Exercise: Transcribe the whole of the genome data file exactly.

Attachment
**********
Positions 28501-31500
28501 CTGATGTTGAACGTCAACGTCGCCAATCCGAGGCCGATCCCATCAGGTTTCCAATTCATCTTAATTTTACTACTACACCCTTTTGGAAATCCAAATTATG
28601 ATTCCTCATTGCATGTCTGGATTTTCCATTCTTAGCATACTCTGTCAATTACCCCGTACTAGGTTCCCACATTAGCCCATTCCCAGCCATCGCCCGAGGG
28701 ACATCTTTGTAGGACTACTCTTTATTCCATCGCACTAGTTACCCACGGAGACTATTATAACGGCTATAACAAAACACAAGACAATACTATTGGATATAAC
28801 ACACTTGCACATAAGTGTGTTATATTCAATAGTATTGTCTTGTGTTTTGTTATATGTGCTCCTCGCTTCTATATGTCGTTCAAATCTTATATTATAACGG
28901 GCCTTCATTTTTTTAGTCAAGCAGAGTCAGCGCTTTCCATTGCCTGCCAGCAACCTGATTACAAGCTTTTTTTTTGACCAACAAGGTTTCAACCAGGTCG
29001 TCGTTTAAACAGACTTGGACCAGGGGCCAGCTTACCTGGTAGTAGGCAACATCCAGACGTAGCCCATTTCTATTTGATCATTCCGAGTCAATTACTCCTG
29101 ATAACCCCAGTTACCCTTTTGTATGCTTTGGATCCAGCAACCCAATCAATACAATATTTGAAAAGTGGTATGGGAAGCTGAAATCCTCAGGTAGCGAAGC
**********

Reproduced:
Positions 28501-31500
28501 CTGATGTTGAACGTCAACGTCGCCAATCCGAGGCCGATCCCATCAGGTTTCCAATTCATCTTAATTTTACTACTACACCCTTTTGGAAATCCAAATTATG
28601 ATTCCTCATTGCATGTCTGGATTTTCCATTCTTAGCATACTCTGTCAATTACCCCGTACTAGGTTCCCACATTAGCCCATTCCCAGCCATCGCCCGAGGG
28701 ACATCTTTGTAGGACTACTCTTTATTCCATCGCACTAGTTACCCACGGAGACTATTATAACGGCTATAACAAAACACAAGACAATACTATTGGATATAAC
28801 ACACTTGCACATAAGTGTGTTATATTCAATAGTATTGTCTTGTGTTTTGTTATATGTGCTCCTCGCTTCTATATGTCGTTCAAATCTTATATTATAACGG
28901 GCCTTCATTTTTTTAGTCAAGCAGAGTCAGCGCTTTCCATTGCCTGCCAGCAACCTGATTACAAGCTTTTTTTTTGACCAACAAGGTTTCAACCAGGTCG
29001 TCGTTTAAACAGACTTGGACCAGGGGCCAGCTTACCTGGTAGTAGGCAACATCCAGACGTAGCCCATTTCTATTTGATCATTCCGAGTCAATTACTCCTG
29101 ATAACCCCAGTTACCCTTTTGTATGCTTTGGATCCAGCAACCCAATCAATACAATATTTGAAAAGTGGTATGGGAAGCTGAAATCCTCAGGTAGCGAAGC